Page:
>I am totally amazed how rediculous some of you guys are here.<
You are amazed at this?
>Firstly an A340 could easily make SYD
>Infact an A340 can fly MEL
, which was extremely weight restricted when UAL used to do it with the 744.<
Again, which A340? Extremely is not the word. Slightly would be, and not on all days.
>Infact the A340 as significantly longer range than the 744.<
Same question, third time, which A340? I would not call less than 500 nm (A346) significant, especially on a plane that has not performed well on the shorter LAX
>If, the key word being IF
was to go down this road, it would no doubt be with the A340-600.<
Right, a plane that would hold about 270-285 in UA
's configuration, replacing one with 347. And at a higher cost per passenger
>This by far makes the most sense as 777 flights to Sydney, would be ETOPS restricted. This doesnt mean that they can't do it, but it does mean that they have to fly a significantly longer route, and couldn't take the most direct routing they currently do with the 744.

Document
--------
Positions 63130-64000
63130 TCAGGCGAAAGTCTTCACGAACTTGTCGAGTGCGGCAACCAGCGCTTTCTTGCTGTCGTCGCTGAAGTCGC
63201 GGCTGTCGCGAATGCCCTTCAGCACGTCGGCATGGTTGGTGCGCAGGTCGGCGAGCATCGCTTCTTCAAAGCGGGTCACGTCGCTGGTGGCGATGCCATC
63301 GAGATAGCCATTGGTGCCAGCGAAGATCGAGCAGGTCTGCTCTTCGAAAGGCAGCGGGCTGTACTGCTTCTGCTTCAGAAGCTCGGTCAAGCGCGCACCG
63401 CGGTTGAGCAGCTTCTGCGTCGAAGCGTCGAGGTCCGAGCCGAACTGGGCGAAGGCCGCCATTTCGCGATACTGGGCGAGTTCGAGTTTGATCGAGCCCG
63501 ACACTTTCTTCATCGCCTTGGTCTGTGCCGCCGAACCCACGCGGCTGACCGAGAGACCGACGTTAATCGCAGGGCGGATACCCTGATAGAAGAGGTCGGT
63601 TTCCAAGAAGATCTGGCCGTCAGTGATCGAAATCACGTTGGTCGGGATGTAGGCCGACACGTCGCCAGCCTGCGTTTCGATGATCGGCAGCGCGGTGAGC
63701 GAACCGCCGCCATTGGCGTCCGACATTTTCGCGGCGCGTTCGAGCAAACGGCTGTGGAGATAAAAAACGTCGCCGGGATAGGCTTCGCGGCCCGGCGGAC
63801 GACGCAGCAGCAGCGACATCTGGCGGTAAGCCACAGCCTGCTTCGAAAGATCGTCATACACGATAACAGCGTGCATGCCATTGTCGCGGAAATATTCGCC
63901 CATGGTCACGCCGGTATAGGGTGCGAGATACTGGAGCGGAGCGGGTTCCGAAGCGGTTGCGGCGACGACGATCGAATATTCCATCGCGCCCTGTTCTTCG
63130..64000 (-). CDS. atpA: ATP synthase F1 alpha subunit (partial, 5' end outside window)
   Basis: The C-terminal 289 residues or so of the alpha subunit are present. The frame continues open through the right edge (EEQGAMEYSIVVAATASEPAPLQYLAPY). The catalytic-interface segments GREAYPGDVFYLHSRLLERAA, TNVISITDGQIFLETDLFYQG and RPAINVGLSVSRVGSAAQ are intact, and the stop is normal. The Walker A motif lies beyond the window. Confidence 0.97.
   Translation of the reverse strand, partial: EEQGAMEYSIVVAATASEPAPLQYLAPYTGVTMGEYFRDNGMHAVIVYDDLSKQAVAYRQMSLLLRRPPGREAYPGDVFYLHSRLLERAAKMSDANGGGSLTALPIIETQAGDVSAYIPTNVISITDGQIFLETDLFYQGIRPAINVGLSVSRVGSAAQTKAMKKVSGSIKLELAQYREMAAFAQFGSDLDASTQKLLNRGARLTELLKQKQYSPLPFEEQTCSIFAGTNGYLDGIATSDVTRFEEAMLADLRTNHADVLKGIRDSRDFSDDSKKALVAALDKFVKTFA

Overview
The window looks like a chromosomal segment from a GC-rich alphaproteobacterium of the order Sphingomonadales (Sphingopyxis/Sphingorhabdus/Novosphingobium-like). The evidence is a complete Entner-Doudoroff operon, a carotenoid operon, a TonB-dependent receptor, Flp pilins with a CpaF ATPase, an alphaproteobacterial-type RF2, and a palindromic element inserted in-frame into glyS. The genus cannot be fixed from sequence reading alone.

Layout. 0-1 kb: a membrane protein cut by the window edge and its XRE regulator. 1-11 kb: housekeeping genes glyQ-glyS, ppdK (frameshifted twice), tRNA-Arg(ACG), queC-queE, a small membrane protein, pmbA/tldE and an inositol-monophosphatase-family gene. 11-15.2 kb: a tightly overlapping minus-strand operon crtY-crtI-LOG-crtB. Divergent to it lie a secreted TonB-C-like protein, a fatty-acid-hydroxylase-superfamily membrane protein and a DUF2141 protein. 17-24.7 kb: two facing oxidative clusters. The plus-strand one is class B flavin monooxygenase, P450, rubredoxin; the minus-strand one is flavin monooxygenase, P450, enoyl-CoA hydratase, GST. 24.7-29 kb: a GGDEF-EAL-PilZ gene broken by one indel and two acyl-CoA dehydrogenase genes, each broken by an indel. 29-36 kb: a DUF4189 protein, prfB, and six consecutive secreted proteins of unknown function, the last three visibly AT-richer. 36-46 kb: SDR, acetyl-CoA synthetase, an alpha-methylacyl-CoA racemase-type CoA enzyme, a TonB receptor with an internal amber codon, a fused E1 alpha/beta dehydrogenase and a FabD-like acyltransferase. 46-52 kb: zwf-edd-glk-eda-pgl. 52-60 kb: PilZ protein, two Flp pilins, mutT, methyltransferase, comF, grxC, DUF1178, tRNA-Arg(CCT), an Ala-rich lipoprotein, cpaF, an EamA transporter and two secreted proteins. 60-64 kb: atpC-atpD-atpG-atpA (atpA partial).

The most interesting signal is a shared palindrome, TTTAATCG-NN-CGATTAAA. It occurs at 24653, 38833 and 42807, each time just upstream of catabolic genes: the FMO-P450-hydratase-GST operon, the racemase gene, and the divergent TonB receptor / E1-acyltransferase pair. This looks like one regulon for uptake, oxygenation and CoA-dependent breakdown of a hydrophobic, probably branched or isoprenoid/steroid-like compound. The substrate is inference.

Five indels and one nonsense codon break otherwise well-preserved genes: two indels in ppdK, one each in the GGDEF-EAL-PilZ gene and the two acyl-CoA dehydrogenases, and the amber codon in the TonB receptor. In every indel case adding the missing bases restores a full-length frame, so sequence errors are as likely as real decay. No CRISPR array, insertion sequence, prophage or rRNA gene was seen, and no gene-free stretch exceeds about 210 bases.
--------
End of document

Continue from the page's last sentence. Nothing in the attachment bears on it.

This means longer flight times, higher fuel burn and in turn greater weight restritions so less cargo.<
If you look at the great circle mapper, even with 180 ETOPS (207 is currently allowed as an extension and Boeing almost has fully approval for 330 ETOPS) the 777 does not run into problems on the way to SYD
>The real advantage to replacing 744s with A340-600s would lie in the ability for UA
to Sell its 744s and raise much needed cash, whilest most likely having backloaded lease payments the way Jetblue would with their A320s.<
own most of their planes and the main issue is with supposedly back-loaded financing payment. Also, even though they could do it, it takes a while to move that many 747s. If UA
ended up with this kind of backloaded scheme, with a much more expensive plane, they would likely end up in a second bankruptcy.